You might not know this but I spent a few years selling over the phone almost exclusively.
And, I was pretty great at it.
Recently I was chatting with a colleague about a study that showed that the rate of sales for a group of theatres was lower over the phone than online, which was pretty mind-blowing because it should be easier to guide people to the correct shows, seats, and dates on the phone and help a customer make a better decision while on the phone.
But instead of being too bothered by the whole thing, I decided to put together 3 of my favorite tips to help you sell more on the phone, especially in a call center setting.
Listen, a lot:
I think too many of us think of selling as talking.
Actually, though, selling is listening.
When I was selling tickets over the phone earlier in my career, I can’t count the number of times that shutting my mouth made me 2-3x the money I would have made otherwise.
Because when the person was chatting with me, they were laying out the real reasons behind why they were buying tickets.
It could be a family occasion. Maybe it was a business deal.
The fact is that it could have been anything. All I needed to do was recognize that this person had an unfulfilled need and was looking at my services for help.
You can put this to use for your organization by doing a few different things like:
- Asking someone if it is their first visit.
- Asking how they decided on the show or event.
- Finding out if this is business or pleasure.
The key point is to get the person on the phone chatting with you, engaging with you, and allowing you to offer ideas and a perspective that they might not get from just looking at your website.
I know scripts are sort of the rage and scripts can be extremely valuable, but the where scripts fail us is when they turn us into automatons that can’t think, act, or engage with people like people.
One of the big keys to my success selling over the phone was that I memorized my talking points and my scripts. I knew seating charts by heart and I knew the places I was selling.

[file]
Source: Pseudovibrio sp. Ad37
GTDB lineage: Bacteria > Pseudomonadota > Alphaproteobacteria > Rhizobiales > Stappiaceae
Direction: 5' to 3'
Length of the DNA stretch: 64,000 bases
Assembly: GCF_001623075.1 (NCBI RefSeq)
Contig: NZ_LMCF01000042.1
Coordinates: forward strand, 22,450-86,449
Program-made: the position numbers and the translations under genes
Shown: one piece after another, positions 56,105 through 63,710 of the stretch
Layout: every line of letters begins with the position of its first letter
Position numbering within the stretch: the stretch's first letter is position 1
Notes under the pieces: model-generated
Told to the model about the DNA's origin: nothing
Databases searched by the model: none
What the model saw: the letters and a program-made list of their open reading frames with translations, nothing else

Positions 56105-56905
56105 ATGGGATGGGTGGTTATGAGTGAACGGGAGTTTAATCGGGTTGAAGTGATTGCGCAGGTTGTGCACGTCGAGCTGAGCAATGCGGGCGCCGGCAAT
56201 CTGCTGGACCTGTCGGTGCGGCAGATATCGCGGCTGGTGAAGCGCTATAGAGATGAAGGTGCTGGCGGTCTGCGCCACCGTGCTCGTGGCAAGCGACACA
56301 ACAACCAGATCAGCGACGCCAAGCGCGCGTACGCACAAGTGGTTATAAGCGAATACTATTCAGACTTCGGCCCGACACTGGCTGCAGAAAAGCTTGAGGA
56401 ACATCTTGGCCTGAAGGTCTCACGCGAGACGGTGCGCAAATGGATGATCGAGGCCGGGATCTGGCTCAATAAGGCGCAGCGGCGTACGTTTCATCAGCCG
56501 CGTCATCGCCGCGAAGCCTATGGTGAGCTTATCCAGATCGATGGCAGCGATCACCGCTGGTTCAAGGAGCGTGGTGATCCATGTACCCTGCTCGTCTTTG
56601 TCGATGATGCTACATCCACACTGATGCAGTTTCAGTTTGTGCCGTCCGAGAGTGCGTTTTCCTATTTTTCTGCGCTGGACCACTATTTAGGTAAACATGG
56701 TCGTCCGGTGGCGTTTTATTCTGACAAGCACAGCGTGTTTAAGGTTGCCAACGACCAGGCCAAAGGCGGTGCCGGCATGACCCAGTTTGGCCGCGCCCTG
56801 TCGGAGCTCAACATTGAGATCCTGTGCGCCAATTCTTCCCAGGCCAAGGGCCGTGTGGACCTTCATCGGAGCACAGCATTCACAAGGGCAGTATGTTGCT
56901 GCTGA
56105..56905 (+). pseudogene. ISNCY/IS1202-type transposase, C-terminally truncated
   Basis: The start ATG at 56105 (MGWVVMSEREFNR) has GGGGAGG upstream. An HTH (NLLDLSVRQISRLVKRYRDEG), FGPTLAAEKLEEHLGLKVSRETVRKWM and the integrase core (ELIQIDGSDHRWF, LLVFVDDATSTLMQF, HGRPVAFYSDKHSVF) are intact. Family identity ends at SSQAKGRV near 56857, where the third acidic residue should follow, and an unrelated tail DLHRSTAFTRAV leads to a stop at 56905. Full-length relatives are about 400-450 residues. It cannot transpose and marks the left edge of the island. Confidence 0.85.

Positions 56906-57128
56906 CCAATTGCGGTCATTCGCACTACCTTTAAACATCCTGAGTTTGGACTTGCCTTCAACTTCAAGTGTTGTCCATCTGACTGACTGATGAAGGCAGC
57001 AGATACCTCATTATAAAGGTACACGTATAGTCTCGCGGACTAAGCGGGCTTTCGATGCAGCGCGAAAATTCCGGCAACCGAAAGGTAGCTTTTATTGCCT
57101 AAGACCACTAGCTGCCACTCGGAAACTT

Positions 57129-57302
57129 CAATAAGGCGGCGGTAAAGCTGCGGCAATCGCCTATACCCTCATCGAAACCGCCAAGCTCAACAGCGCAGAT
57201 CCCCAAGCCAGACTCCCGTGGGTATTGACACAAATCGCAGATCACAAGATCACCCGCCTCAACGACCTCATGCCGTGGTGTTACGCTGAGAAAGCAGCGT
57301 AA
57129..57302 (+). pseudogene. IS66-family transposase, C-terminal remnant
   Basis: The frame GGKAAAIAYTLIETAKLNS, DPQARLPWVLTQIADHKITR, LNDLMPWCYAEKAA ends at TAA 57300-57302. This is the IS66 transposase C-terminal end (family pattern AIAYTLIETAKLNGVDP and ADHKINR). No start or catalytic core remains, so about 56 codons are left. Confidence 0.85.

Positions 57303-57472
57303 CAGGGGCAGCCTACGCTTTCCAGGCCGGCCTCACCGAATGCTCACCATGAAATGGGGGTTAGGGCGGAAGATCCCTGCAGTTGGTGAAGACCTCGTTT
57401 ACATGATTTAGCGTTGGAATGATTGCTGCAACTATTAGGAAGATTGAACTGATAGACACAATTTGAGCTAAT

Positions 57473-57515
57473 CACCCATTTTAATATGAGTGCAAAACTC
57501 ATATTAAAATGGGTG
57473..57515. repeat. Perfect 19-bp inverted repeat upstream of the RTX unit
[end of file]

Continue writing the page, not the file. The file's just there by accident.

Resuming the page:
All of this meant that I could talk to people like a human.
When people would ask me about a place to sit at Yankee Stadium, I could tell them that the boxes that were marked as 200 section at Yankee Stadium were almost the best seats in the house.
And, I could tell people that sitting in a suite at Madison Square Garden before it was remodeled wasn’t always a premium experience due to the location of the boxes.
Because I was just having a chat with people, this built trust, rapport, and made people open up to me…helping me make more sales.
Be in control:
Somewhere along the line, we have taught salespeople two contradictory things:
- One, that selling is a proactive activity.
- Two, when we are selling, the buyer is in control.
Recently, we bought a new car, a Tesla. And, if you haven’t heard, Tesla has attempted to move all their car sales online.
Which was fine by me.
We were buying the car, we knew we wanted it and we “knew” exactly what we needed from the car and its technology.
How many times does this happen to all of us?
How often does the person we are working with “know” exactly what they need?
I’m guessing pretty regularly.
Well, that’s where we are wrong.
Because in almost every situation, we are pretty bad at diagnosing our real challenges.
We can identify the pain, but we usually don’t know the root cause.
Same for all of us.
That’s why it is important to focus on being in control of your sales calls.
You know the destination you want to reach, right?
You want to close some sales.
Does the person on the other end of the line really know the destination?
They may, but likely there is a lot more room for conversation and persuasion than you might imagine.
As an example, someone might know that they want tickets to see a Broadway show and have their heart set on Hamilton.
At the same time, you might be able to help them with the show but through their conversation, you might realize and be able to offer to help them find a second show that they would like, along with suggesting some dinner reservations, and a place to park.
You might be able to start your guest on the path to buying a subscription.
The opportunities are endless.
The key is that you need to take control of the call and guide it towards the destinations that you recognize as being best for your caller’s needs.
As for me and buying a car, about 3 weeks before we took delivery on our new car, Tesla called because they had a Model 3 we could test drive.
The salesperson that went with us was excellent and explained the features and benefits of all the technology and software upgrades that we had to choose from and some we hadn’t considered.
In the hands of our salesperson, we ended up maxing out the technology package, adding about $5,000 more to the price of the car.
That’s the power of control and proper selling.
What say you? Let me know in the comments below.
BTW, you want to help your sales team pick up better sales skills on the phone, let’s chat. Email me email@example.com and let’s find out where your sales folks are missing opportunities.